The latest stimulus plan for COVID-19 relief would include additional unemployment, but not direct payments. Some senators say any deal must include checks.
If you’re feeling a bit of déjà vu over Washington’s latest efforts to pass another stimulus package for coronavirus relief, just know that it’s not you—it’s them.
This time last week, lawmakers on Capitol Hill were racing to agree on a stimulus plan and running up against a spending deadline that would force a government shutdown on Friday. After passing an extension to keep the lights on for one week, Congress is once again in the same position, scrambling on a last-ditch effort to pass something—anything—before the holidays. Here’s the latest update:
WHAT’S THE NEWEST NEW PLAN?
A bipartisan group of centrist senators has unveiled two new plans: a $748 billion package and a $160 billion package. This plan essentially splits up a larger $908 billion package the senators proposed earlier this month. In terms of aid for Americans, the plan would include the following:
- $300 in weekly federal unemployment benefits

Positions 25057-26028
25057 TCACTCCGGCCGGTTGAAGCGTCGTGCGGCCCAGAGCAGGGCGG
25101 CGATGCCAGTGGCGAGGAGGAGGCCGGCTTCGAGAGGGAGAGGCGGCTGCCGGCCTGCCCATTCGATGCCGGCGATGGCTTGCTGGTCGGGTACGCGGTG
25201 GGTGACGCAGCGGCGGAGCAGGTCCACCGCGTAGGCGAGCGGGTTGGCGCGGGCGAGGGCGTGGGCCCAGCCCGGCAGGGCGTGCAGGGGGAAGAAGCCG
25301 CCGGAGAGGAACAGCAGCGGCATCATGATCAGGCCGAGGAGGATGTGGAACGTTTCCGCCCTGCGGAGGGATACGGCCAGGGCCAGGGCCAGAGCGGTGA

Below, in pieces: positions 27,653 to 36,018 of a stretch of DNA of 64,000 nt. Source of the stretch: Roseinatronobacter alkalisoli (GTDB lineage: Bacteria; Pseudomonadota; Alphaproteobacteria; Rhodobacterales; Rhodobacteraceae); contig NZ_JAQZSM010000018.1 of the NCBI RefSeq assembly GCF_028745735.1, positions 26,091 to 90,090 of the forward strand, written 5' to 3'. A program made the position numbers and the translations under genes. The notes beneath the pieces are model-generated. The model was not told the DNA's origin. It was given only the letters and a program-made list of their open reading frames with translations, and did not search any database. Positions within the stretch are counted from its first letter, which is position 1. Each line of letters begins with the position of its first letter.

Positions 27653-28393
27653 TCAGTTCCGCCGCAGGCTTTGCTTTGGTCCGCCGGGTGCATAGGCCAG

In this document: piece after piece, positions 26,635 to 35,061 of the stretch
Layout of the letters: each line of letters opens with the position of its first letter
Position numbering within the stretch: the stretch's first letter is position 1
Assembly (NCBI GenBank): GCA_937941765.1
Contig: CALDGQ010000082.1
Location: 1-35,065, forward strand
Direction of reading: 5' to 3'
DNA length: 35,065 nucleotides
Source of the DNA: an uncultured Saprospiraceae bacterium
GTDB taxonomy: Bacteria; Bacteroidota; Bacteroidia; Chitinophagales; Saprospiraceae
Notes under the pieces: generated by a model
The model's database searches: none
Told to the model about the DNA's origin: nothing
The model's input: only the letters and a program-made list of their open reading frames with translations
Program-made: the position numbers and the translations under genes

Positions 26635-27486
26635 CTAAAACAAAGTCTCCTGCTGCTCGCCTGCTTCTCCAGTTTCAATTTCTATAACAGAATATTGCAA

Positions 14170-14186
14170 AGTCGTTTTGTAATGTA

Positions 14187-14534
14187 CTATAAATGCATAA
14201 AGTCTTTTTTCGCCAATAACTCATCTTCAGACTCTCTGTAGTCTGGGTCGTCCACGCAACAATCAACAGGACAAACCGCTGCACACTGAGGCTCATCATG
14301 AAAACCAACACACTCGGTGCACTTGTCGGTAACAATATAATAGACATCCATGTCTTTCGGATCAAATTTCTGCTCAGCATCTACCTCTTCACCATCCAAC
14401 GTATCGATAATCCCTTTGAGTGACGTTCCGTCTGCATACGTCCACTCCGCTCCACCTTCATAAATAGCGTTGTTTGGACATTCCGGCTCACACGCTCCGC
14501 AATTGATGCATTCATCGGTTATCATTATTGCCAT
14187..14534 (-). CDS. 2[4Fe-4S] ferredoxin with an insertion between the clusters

- An extension of Pandemic Emergency Unemployment Compensation
- An extension of Pandemic Unemployment Assistance
Under the current proposal, these programs would continue for 16 weeks.
WHAT ABOUT STIMULUS CHECKS?
The compromise plan does not include direct payments to Americans in the form of stimulus checks. However, two senators—Bernie Sanders of Vermont and Josh Hawley of Missouri—are pushing hard to include them. Both have threatened not to vote for any plan that doesn’t include $1,200 checks. Others in the progressive wing are pushing for $2,000 checks.
WHY SHOULD WE EXPECT THIS PLAN TO PASS WHEN ALL THE OTHERS FAILED?
Good question. If you’ve been keeping track, you know that House Democrats passed their larger stimulus plan seven long months ago, and attempts to meet somewhere in the middle always seem to end at an impasse. The latest plan could certainly suffer the same fate.
What’s different this time is that all of the key negotiators are actually at the table. As Politico reported, House Speaker Nancy Pelosi invited Senate Majority Leader Mitch McConnell to discuss the issue, and the two were expected to meet today, along with Senate Minority Leader Chuck Schumer and House Minority Leader Kevin McCarthy—aka the “big four.” According to The New York Times, Treasury Secretary Steven Mnuchin would also join by phone.
Lawmakers are also running up against multiple deadlines. First, they have to pass a spending bill by Friday at midnight, and second, jobless benefits for millions of Americans will run out after Christmas if some kind of stimulus agreement isn’t reached.